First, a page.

Southeastern Section - 62nd Annual Meeting (20-21 March 2013)

Paper No. 2
Presentation Time: 8:35 AM


BUSH, David M., Department of Geosciences, University of West Georgia, Carrollton, GA 30118, NEAL, William J., Department of Geology, Grand Valley State University, Allendale, MI 49401 and RICHMOND, Bruce, U. S. Geological Survey, Santa Cruz, CA 95060,

Puerto Rico is one of the most highly developed lands in Latin America. With a surface area of only 8,896 square kilometers (3,435 square miles) and a population of over 3.6 million, the population density is about 400 people per square kilometer. Puerto Rico is an extremely mountainous island, thus constraining both private and commercial evelopment in or near level coastal areas, on flood plains, areas of artificial fill and in dangerous hilly terrain. The high population density along with the intense development of industrial, commercial, public and private property in the coastal zone over the past 40 years has placed both population and property at risk. Most development has taken place without knowledge or regard for the geologic hazards which affect the coastal zone, and the predictable results will be recurring disasters.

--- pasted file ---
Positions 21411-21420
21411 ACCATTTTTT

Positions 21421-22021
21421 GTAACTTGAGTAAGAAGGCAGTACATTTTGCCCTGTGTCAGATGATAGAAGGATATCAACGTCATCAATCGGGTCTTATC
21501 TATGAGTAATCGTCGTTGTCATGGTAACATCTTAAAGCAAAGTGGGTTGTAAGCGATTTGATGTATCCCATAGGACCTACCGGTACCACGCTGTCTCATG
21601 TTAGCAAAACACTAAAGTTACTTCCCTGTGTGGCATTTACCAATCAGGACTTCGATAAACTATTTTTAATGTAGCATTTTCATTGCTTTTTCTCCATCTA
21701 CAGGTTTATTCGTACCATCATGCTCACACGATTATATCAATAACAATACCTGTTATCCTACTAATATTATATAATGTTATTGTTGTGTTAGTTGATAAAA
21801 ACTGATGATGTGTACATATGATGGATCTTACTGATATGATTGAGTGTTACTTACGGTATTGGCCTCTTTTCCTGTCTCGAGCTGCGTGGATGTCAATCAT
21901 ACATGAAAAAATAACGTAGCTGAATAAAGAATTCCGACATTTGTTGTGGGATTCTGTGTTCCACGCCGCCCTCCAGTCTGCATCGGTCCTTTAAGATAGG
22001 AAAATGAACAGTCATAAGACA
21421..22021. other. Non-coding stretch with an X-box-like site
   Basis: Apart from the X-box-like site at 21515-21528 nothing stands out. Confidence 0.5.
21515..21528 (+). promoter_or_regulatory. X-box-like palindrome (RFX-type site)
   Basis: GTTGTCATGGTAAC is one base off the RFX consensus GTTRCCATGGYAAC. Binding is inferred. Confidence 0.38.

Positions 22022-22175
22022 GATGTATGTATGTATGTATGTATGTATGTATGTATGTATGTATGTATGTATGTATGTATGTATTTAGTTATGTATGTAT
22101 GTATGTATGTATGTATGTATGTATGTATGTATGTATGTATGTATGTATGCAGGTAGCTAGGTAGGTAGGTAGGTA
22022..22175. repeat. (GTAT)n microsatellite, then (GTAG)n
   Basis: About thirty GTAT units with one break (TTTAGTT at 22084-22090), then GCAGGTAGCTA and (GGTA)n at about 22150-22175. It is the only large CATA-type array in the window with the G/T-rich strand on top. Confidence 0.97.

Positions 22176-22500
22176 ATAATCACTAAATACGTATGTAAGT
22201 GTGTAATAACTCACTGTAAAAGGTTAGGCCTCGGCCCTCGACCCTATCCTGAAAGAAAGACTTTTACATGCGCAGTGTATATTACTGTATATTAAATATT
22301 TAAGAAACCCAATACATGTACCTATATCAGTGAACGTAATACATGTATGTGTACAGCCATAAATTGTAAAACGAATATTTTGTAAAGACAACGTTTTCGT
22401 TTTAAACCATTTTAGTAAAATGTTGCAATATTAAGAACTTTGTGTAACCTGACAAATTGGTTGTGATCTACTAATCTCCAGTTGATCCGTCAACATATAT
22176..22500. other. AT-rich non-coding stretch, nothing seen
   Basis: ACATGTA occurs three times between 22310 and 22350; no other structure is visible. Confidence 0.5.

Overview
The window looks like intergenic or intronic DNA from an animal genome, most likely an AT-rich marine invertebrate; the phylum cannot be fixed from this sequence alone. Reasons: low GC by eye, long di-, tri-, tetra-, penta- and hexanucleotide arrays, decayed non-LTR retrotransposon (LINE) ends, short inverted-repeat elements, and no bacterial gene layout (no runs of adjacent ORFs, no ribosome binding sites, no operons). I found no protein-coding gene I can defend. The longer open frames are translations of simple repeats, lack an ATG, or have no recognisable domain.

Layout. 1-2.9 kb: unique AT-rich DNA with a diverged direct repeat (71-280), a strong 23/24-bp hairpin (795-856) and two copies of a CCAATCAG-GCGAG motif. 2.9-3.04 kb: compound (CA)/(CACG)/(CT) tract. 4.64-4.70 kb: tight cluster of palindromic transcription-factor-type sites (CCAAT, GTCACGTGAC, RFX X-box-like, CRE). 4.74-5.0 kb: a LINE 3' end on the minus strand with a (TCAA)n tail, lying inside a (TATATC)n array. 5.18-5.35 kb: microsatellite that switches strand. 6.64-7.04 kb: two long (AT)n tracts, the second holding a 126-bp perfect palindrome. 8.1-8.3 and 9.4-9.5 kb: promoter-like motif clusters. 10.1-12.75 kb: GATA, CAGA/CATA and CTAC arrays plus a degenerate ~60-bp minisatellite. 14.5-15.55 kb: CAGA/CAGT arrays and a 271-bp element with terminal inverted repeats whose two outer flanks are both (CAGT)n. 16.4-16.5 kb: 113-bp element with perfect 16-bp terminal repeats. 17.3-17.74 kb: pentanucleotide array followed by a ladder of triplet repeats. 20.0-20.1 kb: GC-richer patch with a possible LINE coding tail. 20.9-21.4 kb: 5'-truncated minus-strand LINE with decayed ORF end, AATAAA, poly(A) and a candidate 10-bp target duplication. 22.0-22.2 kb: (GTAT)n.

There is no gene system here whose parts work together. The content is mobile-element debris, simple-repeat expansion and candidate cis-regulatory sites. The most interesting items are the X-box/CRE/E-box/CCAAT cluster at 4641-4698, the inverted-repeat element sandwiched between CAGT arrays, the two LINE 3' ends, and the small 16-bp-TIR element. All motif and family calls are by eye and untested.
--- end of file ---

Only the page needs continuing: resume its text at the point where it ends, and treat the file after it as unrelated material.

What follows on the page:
Shoreline erosion, both long-term due to sea-level rise and short-term due to storms, is only one of many hazards affecting coastal areas. Other hazards include tsunami, river flooding, earthquake- and rain-induced slope failure, and landslides. An integrated assessment of all potential coastal zone hazards is necessary for a complete understanding of shoreline response to geologic events. This study focuses on the multiplicity of coastal geologic hazards and their identification. Coastal Zone Hazard Maps were prepared for Puerto Rico depicting coastal geology and geomorphology, beach characteristics, offshore (inner shelf) characteristics, and hazard potential from such events as flooding, overwash, erosion, earthquake damage, and landslides. In addition, special consideration was given to areas where shoreline engineering or dense development significantly increases the overall vulnerability of a coastal stretch. A detailed description of Puerto Rico's shoreline with information on the coastal hazards of each shoreline reach, and including an extensive bibliography, can be found in “Living With the Puerto Rico Shore” (Duke University Press, 1995.